Posted: 07 November 2019

National Stress Awareness Week: 7 top tips for coping with stress

Growing up in today's society can be stressful for many young people. Families living in poverty feel the strain of financial pressure, young people in education are under constant pressure to achieve, and on top of that, there are social pressures which affect everyone differently. 

It's important we are able to acknowledge and deal with the stress brought on by modern pressures. That's why, this National Stress Awareness Week, we're sharing with you our top tips for dealing with stress.

Everyone is different but here are some common methods people use to cope with stress. 

Top tips for dealing with stress

Get active

Taking a bit of time out to exercise can be a useful method of relieving stress. The type of exercise depends on you but walking and swimming help a lot of people with their mental well-being. 

Talk it through

Meeting up with friends and sharing stories is a good way to get things off the chest. They may offer some good advice, which will help you see things in a different way and relieve your stress. You might also consider talking to your GP or someone trained to help. 

Plan your downtime

Blocking out a few hours for relaxing is really important to make sure you get the rest you need. It's too easy to stretch those study/work hours but if you've got some 'me time' booked in, it's easier to stick to it. Be realistic about your workload and seek help if things get too much. 

Keep achieving 

It's important you don't let stress affect other areas of your life. Keep learning new things, building confidence and you will become more emotionally resilient and able to deal with stress.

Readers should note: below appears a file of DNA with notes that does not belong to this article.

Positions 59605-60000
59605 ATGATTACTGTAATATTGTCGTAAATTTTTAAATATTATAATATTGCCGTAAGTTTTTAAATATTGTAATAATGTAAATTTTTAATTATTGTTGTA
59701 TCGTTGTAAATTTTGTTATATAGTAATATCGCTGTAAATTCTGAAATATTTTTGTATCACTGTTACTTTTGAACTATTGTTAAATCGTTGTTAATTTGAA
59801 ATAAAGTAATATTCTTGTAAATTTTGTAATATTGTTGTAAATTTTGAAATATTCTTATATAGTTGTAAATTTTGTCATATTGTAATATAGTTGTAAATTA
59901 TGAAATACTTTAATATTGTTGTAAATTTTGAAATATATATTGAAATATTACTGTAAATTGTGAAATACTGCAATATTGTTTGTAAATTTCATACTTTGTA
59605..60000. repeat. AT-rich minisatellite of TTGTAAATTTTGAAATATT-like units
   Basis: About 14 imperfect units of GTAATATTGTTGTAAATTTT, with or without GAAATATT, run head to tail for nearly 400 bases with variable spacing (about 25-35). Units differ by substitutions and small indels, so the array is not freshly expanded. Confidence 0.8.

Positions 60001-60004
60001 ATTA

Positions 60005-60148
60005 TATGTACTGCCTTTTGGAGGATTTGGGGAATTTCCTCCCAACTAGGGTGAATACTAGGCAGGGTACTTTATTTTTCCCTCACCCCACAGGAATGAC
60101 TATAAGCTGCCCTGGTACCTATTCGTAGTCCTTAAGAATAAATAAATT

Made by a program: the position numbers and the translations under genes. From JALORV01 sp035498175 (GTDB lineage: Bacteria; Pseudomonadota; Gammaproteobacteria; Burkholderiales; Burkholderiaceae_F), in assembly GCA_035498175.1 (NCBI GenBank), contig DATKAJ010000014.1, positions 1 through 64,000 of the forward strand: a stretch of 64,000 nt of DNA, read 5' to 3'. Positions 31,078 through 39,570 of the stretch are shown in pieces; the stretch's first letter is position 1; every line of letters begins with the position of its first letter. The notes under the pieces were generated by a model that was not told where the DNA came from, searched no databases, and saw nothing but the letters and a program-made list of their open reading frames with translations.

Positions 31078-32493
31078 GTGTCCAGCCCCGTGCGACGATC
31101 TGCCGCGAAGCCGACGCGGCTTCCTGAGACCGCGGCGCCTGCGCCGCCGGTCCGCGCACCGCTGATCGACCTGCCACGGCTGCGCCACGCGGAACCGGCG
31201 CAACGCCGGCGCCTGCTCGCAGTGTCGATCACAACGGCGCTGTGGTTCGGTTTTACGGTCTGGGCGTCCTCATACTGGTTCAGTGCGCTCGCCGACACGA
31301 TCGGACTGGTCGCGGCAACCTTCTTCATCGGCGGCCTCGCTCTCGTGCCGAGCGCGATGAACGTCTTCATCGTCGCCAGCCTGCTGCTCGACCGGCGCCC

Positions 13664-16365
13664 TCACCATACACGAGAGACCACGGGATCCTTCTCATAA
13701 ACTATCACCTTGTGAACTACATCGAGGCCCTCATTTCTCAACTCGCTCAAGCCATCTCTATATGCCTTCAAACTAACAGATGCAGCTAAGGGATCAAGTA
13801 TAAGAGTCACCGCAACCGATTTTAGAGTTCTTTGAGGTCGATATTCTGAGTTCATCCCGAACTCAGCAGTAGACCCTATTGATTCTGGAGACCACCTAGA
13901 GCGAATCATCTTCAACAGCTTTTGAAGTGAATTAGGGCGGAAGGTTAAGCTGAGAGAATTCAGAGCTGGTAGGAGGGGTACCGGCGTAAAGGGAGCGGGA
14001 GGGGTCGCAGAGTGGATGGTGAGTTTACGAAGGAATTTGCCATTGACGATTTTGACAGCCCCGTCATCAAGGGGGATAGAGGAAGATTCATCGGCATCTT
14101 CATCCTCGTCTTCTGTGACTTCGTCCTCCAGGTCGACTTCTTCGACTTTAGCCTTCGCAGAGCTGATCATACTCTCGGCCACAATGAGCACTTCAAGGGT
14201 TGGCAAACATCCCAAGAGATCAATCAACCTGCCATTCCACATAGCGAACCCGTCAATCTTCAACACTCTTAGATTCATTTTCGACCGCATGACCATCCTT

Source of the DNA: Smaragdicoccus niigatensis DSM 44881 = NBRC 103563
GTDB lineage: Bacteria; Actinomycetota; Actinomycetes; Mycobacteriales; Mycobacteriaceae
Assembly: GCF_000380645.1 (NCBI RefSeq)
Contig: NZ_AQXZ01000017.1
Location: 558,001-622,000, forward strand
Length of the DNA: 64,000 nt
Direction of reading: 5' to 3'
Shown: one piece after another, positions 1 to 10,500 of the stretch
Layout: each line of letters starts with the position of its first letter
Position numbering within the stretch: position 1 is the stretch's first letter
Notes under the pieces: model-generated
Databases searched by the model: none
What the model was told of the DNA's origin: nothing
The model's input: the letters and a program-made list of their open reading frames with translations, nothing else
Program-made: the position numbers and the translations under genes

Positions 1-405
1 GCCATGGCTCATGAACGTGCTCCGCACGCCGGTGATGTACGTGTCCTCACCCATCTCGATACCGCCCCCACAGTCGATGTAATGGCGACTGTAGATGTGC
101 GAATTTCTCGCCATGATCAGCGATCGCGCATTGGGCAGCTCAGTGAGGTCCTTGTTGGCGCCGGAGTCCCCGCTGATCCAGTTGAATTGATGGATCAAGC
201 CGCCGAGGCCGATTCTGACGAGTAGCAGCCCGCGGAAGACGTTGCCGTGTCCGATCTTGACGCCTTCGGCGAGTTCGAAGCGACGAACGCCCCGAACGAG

Be healthy

Staying healthy or at least not relying on unhealthy habits as a coping mechanism will help you deal with stress in the long run. For example, eating well and getting a good night's rest will give your body and mind more of a chance of coping with pressure. 

Stay positive

Don't be too hard on yourself and try to remember that stressful experiences are a fact of life. Think of the positives; things that went for you, or things you have to look forward to. 

Be mindful

Many people find meditation and breathing exercises useful tools for coping with stress. There are various apps like Calm that can help you if you're not too sure where to start. 

If you'd like to read more information and advice about the issues affecting young people today, please visit our resource vault.


By Kaja Zuvac-Graves

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